No matter what happens in the final two weeks of the legislative session, Minnesota's front-line workers will get bonus checks under a $500 million deal that Gov. Tim Walz signed into law last month.

Legislators hammered out the measure after initially disagreeing on how much to spend and who should get the money. The deal, which also includes $2.7 billion to refill the state's Unemployment Insurance Trust Fund and $190 million for managing COVID-19, could end up being one of the most substantial compromises the divided Legislature reaches this year.

"At this point in time, whether you be a front-line worker, whether you're a small business, or whether you're Minnesotans wondering what happens next with COVID, those things were prioritized, taken care of, agreed upon and signed into law," Walz told reporters at the Capitol on Monday.

But how many people will qualify for "hero pay," and how much money they'll get, has yet to be determined. State officials have estimated that 667,000 workers will get about $750 each, but that could change depending on who applies and is ultimately deemed eligible.

While it's possible to estimate the number of jobs in each sector the Legislature included in the definition of "front-line worker" — from health care to retail to public transit — it's harder to know how many of those workers met other criteria, including being required to work in-person and not receiving more than 20 weeks of unemployment, said Nicole Blissenbach, deputy commissioner at the state Department of Labor and Industry.

"It is very possible that that number is low; it is very possible that that number is high," Blissenbach said. "Because so many of the assumptions that were worked in were just that: assumptions."

Here are answers to some common questions about front-line worker pay:

Do I qualify as a front-line worker?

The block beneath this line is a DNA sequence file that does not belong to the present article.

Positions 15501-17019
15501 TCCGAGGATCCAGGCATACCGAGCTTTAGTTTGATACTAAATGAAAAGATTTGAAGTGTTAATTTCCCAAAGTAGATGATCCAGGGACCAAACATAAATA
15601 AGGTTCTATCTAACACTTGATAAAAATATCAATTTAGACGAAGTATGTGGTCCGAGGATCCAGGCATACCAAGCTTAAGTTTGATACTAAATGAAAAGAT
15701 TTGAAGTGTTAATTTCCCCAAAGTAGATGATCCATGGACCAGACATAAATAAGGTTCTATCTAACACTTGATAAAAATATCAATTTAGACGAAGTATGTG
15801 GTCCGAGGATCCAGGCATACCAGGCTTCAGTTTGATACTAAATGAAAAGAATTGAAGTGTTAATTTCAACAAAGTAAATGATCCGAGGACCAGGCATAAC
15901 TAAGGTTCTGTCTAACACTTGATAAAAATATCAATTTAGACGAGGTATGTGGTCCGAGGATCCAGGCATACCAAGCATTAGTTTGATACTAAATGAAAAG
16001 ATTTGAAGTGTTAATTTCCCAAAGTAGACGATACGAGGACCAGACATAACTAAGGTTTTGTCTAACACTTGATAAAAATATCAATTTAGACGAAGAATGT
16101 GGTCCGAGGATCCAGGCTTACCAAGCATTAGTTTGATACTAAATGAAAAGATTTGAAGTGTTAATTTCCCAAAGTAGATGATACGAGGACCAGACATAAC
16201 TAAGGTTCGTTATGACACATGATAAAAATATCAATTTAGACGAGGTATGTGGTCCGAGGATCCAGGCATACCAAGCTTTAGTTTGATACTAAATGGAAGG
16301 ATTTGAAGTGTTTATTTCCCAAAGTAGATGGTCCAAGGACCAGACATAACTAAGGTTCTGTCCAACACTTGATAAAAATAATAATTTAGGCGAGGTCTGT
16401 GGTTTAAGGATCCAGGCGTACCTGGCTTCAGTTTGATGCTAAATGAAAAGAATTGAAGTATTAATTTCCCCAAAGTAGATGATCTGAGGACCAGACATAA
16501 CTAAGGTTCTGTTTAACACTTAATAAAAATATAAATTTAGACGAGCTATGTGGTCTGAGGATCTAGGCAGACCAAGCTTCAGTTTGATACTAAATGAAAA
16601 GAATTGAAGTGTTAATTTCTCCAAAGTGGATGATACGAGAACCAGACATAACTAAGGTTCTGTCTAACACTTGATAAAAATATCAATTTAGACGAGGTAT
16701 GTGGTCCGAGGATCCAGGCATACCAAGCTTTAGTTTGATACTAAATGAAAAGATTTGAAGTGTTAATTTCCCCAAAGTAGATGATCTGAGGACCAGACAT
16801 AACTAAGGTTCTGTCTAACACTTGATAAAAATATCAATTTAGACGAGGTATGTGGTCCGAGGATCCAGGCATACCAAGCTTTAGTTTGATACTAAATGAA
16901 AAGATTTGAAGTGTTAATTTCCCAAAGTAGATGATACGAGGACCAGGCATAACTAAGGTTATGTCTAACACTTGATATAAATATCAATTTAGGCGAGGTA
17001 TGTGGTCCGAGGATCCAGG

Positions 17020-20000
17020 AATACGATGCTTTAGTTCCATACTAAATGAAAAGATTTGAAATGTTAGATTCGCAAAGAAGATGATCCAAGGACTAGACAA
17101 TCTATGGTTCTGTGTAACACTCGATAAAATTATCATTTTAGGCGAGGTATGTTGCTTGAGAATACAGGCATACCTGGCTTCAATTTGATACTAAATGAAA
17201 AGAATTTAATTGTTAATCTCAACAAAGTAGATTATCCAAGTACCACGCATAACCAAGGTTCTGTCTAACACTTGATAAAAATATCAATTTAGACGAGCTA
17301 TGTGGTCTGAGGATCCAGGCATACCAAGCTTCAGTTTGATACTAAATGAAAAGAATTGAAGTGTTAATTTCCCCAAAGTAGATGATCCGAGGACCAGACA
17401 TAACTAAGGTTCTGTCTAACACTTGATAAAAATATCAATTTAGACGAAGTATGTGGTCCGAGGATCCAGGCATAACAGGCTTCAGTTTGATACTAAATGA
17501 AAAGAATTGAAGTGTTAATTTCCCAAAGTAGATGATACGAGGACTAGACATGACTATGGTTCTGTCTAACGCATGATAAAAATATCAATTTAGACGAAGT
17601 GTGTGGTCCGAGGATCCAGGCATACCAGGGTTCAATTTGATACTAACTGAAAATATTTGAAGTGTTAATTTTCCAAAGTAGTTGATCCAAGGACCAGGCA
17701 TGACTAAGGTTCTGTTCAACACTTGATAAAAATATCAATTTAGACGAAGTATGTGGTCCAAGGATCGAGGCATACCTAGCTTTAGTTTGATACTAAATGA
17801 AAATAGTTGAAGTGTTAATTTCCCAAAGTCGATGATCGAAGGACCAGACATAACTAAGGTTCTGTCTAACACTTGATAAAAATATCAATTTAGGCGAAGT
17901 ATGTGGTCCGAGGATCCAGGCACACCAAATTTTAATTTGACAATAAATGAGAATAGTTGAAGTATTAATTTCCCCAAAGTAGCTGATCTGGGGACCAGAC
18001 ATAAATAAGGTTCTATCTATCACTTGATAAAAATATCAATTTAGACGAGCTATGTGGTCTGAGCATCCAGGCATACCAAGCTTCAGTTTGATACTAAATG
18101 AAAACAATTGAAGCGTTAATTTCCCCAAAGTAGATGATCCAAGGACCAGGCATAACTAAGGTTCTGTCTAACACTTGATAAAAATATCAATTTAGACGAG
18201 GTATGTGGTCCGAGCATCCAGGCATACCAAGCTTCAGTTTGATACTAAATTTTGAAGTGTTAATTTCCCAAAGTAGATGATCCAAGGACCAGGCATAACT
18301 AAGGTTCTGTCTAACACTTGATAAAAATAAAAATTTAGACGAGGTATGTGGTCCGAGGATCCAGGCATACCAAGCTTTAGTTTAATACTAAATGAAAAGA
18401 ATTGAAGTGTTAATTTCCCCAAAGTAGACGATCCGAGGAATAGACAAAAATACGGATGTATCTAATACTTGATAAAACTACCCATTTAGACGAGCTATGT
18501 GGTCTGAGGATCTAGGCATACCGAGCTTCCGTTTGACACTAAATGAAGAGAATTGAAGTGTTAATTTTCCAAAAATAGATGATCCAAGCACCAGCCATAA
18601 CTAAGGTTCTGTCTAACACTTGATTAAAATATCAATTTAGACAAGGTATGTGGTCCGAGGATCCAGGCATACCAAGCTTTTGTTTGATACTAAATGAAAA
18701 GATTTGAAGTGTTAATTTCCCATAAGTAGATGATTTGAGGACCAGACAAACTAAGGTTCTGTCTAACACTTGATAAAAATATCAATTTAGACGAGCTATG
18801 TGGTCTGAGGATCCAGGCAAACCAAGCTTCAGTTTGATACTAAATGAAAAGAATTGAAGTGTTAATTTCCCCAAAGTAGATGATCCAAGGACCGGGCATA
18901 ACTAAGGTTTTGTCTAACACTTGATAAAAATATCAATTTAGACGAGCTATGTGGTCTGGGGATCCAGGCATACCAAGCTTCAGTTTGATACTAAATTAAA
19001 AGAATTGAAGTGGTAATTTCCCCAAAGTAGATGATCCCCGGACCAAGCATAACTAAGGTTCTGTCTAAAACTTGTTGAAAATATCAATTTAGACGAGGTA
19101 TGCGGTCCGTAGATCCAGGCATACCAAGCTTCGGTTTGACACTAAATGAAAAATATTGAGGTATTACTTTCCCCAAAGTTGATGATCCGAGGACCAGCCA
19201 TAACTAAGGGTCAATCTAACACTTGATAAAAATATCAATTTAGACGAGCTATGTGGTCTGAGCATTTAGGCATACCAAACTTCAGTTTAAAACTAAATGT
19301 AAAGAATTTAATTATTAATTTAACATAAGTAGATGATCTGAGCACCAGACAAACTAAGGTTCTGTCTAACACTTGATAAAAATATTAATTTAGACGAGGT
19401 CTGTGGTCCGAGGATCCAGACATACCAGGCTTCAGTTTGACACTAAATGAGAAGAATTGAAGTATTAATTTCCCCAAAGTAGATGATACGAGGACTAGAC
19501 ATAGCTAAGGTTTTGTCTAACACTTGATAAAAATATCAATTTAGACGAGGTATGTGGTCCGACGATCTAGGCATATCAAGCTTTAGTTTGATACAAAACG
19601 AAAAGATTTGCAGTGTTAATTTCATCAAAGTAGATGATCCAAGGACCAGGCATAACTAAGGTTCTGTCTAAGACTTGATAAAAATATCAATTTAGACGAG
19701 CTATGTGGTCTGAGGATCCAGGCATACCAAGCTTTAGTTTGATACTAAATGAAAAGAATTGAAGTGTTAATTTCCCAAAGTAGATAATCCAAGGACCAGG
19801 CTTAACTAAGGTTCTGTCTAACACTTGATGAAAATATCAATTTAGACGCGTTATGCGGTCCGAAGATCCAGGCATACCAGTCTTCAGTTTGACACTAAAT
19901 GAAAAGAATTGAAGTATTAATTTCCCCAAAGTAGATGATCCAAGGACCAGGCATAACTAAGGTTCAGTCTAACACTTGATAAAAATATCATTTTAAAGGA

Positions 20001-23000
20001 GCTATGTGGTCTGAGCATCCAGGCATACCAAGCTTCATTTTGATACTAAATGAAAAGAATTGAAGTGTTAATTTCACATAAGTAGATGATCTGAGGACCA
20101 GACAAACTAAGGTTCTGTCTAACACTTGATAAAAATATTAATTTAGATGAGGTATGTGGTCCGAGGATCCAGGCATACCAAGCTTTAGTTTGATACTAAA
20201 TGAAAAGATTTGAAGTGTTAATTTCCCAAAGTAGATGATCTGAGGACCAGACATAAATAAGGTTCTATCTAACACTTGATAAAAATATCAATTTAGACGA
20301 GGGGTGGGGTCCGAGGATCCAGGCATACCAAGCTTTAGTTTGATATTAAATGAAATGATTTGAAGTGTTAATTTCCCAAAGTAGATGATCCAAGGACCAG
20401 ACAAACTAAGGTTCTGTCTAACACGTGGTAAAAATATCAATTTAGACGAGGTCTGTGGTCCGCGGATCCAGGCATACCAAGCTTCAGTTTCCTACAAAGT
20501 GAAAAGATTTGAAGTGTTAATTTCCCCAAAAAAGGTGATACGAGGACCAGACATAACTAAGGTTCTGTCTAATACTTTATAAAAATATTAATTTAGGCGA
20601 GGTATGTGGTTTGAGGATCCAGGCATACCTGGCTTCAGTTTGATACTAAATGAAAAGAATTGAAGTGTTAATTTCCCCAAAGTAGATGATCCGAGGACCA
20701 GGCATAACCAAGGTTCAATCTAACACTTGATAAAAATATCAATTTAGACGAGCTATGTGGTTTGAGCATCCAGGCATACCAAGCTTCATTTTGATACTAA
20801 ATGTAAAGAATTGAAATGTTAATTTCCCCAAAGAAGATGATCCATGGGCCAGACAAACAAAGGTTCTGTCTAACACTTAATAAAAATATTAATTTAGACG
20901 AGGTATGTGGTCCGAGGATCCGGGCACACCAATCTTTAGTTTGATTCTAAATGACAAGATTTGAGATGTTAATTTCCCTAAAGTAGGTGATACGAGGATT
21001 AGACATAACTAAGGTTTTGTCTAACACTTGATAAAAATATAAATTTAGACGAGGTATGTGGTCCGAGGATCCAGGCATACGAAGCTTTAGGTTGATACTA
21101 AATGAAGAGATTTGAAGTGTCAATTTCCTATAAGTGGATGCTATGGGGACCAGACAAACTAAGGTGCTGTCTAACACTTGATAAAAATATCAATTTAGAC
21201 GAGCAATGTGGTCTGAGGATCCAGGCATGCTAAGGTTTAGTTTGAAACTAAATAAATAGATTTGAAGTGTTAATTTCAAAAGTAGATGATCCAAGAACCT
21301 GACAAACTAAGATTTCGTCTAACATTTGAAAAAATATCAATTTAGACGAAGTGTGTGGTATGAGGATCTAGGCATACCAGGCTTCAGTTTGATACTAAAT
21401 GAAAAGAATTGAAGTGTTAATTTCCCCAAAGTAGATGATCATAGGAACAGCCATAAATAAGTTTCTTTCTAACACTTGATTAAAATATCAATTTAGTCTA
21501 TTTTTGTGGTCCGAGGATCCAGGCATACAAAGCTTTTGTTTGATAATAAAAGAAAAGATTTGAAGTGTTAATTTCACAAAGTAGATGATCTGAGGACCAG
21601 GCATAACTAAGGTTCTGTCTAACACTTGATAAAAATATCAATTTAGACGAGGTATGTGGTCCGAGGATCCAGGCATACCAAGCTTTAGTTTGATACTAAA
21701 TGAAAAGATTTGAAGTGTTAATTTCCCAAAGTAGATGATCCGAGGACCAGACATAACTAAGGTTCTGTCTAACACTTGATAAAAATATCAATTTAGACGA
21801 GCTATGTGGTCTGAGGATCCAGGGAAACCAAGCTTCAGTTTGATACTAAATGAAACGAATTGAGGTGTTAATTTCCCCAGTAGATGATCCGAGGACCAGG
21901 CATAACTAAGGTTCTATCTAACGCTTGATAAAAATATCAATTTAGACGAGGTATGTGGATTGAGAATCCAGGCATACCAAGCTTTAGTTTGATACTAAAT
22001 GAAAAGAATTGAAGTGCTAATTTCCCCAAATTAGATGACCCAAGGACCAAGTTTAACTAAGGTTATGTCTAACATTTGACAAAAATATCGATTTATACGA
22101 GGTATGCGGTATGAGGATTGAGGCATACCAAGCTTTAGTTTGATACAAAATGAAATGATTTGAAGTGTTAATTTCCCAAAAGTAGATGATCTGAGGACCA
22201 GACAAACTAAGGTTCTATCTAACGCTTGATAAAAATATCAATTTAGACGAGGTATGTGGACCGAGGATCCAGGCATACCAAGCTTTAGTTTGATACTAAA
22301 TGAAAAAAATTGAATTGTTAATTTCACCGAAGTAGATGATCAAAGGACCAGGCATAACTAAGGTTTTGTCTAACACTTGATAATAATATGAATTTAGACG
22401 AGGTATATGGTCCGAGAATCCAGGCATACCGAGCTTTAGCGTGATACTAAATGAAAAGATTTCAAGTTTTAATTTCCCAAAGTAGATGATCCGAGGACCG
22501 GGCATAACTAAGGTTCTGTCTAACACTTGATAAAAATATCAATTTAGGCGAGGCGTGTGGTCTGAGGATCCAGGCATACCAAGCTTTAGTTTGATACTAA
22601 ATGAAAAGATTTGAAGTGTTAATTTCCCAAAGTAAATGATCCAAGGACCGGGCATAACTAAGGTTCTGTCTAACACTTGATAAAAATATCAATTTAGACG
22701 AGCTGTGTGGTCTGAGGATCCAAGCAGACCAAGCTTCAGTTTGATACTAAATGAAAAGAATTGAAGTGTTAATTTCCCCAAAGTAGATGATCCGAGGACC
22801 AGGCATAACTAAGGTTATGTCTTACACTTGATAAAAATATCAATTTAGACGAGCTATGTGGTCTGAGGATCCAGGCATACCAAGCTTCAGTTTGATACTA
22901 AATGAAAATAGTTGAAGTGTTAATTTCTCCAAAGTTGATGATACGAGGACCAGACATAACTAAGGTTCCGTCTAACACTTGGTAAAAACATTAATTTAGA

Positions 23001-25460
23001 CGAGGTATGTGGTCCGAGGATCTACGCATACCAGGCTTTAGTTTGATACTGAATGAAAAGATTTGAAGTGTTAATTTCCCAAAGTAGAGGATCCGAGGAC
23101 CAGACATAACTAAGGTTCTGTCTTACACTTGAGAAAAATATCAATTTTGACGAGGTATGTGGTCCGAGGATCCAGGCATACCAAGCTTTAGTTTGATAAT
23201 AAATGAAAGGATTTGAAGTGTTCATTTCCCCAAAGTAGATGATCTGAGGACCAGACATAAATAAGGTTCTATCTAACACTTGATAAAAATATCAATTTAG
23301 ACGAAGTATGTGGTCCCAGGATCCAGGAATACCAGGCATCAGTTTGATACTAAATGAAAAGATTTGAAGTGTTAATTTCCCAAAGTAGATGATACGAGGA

The state has identified 15 categories of workers who are eligible for checks. The industries included are long-term care and home care; health care; emergency responders; public health, social service and regulatory service; courts and corrections; child care; public education; food service; retail; temporary shelters and hotels; building services; public transit; ground and air transportation services; manufacturing; and vocational rehabilitation.

If I work in one of those industries, do I get a check?

Maybe. To qualify, you must have logged at least 120 hours in Minnesota in one or more of the specified front-line worker industries between March 15, 2020, and June 30, 2021. During that time, you must have been unable to work remotely because of the nature of your work, and have worked closely with people outside your household. You cannot have received unemployment for more than 20 weeks between March 15, 2020, and June 26, 2021.

There are also income limits. If you worked directly with COVID patients, the annual cap is $350,000 if filing taxes jointly with your spouse and $175,000 if filing individually. If you did not care for COVID patients, those limits are $185,000 for married taxpayers filing jointly and $85,000 for individuals.

I'm an undocumented worker. Can I get a check?

The legislation does not address undocumented workers. "If people are able to fill out the application truthfully and meet the verification checks for those eligibility criteria, they will be deemed eligible," Blissenbach said.

How much money is available?

A total of $500 million is available for an estimated 667,000 front-line workers. That amounts to about $750 for each eligible worker, though that number could change depending on how many people apply. Fewer applicants will mean bigger checks, although no more than $1,500 per worker.

Where is the money coming from?

A one-time $500 million appropriation from the state's general fund will go directly to front-line workers. Another $11.7 million will cover the administrative costs of distributing the checks.

How do I apply?

You have 45 days to apply once the online application opens — possibly in June, Blissenbach said. To sign up for updates, visit

What if my application is denied?

You can appeal within 15 days of learning that your application has been denied. The appeal decision will be final.

When can I expect a check?

Officials estimate that checks will start going out in late summer or early fall.

I employ front-line workers. What do I need to know?

You must notify all current employees who may be eligible for front-line worker pay within 15 days after the application opens. The Department of Labor and Industry is creating a form for this purpose, which will be available online at